The business case for corporate social responsibility (CSR) is becoming easier and easier to make. You can argue that it boosts a company’s brand, manages risk, and just plain saves money. But perhaps most importantly the general public is clamoring for companies to enact good, fair business practices — and most of that public pressure comes through social media.
There are plenty of (very public) examples of businesses moved into more sustainable practices by a social media backlash: Immediately following this year’s factory collapse disaster in Bangladesh, companies who sourced materials from the country quickly came under fire; now retailers including H&M, Zara, and Abercrombie & Fitch have banded together to create a safety plan to improve conditions in Bangladeshi factories, and the Gap was not far behind. In another example, last year the Internet cried foul when the Susan G Komen foundation decided to yank funding for Planned Parenthood, and the outcry caused the non-profit to reverse its decision within days. And in 2010, Greenpeace attacked Nestlé with a viral video over its use of unsustainable palm oil. After 3 months of holding its ground against vocal naysayers on Facebook, the company finally agreed to cancel contracts with vendors who clear cut rainforests to make room for palm oil plantations. (Nestlé is now much more proactive about CSR.)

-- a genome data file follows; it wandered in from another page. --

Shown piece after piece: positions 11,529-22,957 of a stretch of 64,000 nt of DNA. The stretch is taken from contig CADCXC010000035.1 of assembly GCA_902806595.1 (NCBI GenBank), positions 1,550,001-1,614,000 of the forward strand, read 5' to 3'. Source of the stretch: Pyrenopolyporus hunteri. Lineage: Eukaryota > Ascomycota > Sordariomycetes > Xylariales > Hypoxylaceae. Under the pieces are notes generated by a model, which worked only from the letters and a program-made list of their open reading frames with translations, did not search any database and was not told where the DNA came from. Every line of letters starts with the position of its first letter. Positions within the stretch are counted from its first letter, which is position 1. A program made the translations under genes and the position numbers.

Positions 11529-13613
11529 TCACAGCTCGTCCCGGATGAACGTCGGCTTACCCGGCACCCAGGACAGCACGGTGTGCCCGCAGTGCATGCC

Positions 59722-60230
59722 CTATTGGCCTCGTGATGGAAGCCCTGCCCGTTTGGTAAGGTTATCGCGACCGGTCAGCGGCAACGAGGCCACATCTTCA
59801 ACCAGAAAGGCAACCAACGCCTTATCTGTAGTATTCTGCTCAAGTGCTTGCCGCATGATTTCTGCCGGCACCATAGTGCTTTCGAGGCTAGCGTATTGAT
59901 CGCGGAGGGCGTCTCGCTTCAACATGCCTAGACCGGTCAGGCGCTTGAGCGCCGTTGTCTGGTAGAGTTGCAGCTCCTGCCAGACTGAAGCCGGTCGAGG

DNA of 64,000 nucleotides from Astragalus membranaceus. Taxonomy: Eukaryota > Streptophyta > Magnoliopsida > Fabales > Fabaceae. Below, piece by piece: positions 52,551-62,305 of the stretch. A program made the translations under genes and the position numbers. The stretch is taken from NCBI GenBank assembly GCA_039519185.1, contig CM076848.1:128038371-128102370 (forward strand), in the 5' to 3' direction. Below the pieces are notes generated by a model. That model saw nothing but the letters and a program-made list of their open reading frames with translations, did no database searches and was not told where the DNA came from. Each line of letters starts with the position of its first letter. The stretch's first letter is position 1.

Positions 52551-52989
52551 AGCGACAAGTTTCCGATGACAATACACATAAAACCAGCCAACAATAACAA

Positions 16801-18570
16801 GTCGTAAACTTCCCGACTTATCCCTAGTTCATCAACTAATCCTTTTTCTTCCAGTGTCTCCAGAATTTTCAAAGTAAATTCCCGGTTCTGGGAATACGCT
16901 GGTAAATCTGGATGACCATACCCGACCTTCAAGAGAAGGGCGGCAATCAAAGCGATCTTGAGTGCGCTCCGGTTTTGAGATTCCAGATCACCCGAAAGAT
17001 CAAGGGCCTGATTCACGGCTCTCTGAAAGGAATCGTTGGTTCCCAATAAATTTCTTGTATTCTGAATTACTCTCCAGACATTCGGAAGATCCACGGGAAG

Harvard Business Review – How the Voice of the People is Driving CSR